“Medicare combined with Medicaid and Social Security add up to an entitlement time bomb –  they’ll consume all tax revenues by 2052, according to a Heritage Foundation analysis –  for the people who’ll be stuck with the bill: working Americans.  In 1950, there were 16 taxpaying workers for each retiree; by the time the baby boomers all retire, there will be two workers for each retiree. Entitlement reform has to happen.”

Healthcare Costs Have Doubled in Just Nine Years

Wednesday, June 1st, 2011

"Where does it hurt?"

American families have seen their healthcare costs rise by more than 50 percent over the last nine years, a trend that shows no sign of reversing, according to a report from the actuarial consulting firm Milliman, Inc.

Healthcare show few signs of dropping, according to a report released Wednesday by the actuarial consulting firm.  When you add in employers’ contributions, this year’s total healthcare cost for a family of four more than doubled to $19,393 from the $9,235 reported in 2002.  The 2011 figure represents a seven percent increase compared with 2010.  The primary reason for the rising costs are primarily due to price increases in categories like pharmacy, inpatient or outpatient hospital care and doctors’ office visits.  Lorraine Mayne, one of the report’s authors, said these charge increases are a bigger factor than changes in how Americans use healthcare.  Even the passage of the Patient Protection and Affordable Care Act, which started phasing in during 2010 and aims to eventually cover millions of uninsured people, had virtually no impact on healthcare costs in 2011, Mayne said.  She doesn’t believe that new law will have any “direct, immediate impact” on the trend.

In an important finding, the study found that employers are making workers shoulder an even bigger share of total health care expenses.   The employee portion of costs paid for a family of four covered by employer-sponsored health insurance will rise to approximately $8,008 this year from $3,634 in 2002.  That is an additional $84 a week from household budgets for healthcare.  Of the $1,319 yearly increase, workers’ out-of-pocket costs rose 9.2 percent in 2011.  That outpaced the 6.6 percent increase in 2010.  Payroll deductions for insurance coverage climbed 9.3 percent this year, an increase over the previous year.  Adding insult to injury, employers’ share of their workers’ healthcare costs fell six percent in 2010, compared with eight percent the previous year.  Of the $19,393 annual cost, employees’ share is moving closer to 50 percent, according to Mayne.  “Employees are paying $8,000 of the $19,000.  That’s a decent amount much larger than other areas of consumer spending.  What we’ve observed in the past few years is employers have increasingly been offering health plans with higher deductibles and co-insurance, co-payment limits,” she said.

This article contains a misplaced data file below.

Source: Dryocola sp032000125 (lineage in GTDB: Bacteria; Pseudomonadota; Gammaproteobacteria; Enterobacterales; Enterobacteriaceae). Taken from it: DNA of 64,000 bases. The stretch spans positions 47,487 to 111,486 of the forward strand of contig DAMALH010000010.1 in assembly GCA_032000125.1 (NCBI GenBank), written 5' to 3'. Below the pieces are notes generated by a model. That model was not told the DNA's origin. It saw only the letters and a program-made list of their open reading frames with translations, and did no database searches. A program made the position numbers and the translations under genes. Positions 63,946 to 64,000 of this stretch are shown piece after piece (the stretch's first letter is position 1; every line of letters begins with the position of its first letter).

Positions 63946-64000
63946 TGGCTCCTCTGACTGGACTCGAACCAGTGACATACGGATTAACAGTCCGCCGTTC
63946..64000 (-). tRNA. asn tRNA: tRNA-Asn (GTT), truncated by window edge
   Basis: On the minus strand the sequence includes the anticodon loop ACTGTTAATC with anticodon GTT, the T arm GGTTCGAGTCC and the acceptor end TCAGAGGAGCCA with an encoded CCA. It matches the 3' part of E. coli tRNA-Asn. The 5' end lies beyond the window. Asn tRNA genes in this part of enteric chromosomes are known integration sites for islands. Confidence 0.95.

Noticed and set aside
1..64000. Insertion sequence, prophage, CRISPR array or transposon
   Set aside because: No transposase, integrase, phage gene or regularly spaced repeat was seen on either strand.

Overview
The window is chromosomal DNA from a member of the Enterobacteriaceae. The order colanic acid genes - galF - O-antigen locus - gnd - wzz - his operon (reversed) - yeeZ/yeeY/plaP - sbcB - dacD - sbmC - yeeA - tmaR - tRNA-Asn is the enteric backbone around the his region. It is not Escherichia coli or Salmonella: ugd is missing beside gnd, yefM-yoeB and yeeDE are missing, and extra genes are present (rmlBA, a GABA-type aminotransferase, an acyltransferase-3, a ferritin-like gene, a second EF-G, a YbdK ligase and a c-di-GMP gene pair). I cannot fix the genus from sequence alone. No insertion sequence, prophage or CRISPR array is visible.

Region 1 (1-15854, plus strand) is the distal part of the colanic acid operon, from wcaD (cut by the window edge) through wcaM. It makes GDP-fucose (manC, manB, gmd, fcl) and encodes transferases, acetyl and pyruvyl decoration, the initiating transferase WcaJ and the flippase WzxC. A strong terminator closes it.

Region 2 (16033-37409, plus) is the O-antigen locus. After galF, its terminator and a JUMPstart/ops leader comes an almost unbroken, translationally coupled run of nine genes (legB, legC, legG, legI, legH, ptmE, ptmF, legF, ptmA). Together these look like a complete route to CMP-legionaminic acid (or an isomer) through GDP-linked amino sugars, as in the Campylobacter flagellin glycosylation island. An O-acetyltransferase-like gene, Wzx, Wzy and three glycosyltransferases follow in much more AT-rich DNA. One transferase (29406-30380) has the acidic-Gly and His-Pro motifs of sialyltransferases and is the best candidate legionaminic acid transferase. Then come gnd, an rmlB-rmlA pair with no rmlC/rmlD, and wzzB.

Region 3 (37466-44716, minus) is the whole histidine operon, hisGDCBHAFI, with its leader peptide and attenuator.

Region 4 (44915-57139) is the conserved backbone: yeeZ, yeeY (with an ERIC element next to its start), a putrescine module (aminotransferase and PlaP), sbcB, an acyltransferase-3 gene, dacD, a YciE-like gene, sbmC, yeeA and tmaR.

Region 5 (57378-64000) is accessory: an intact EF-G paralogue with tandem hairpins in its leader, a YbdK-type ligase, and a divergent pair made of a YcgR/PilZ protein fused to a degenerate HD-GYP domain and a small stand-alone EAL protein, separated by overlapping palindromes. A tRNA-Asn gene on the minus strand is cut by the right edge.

The rise in outpatient care is making the difference. For three consecutive years, outpatient care has led all other categories in cost increases – as high as 90 percent.  “Unit costs are increasing both because the same services have increased in price and also because new, more expensive services continue to emerge,” the report says.  Hospital costs represent the second reason for last year’s increase (for the most part because acute care is so expensive), followed by physician care, drug costs, and other types of care, such as durable medical equipment and home healthcare.  People can rein in some costs by moving to a different part of the country, according to Milliman.

Healthcare was costliest in Miami,  where spending averaged $23,362.  New York came in second at $22,785 and Chicago third at $21,996  The three lowest-cost cities were Phoenix, which averaged $17,336; Atlanta, which averaged $18,292; and Seattle, which averaged $18,536.  “These cost differences result from variation in local practice patterns and from differing costs for health care goods and services,” said Chris Girod, a Milliman principal and consulting actuary.

200 Economists Come Out in Favor of ObamaCare

Monday, April 25th, 2011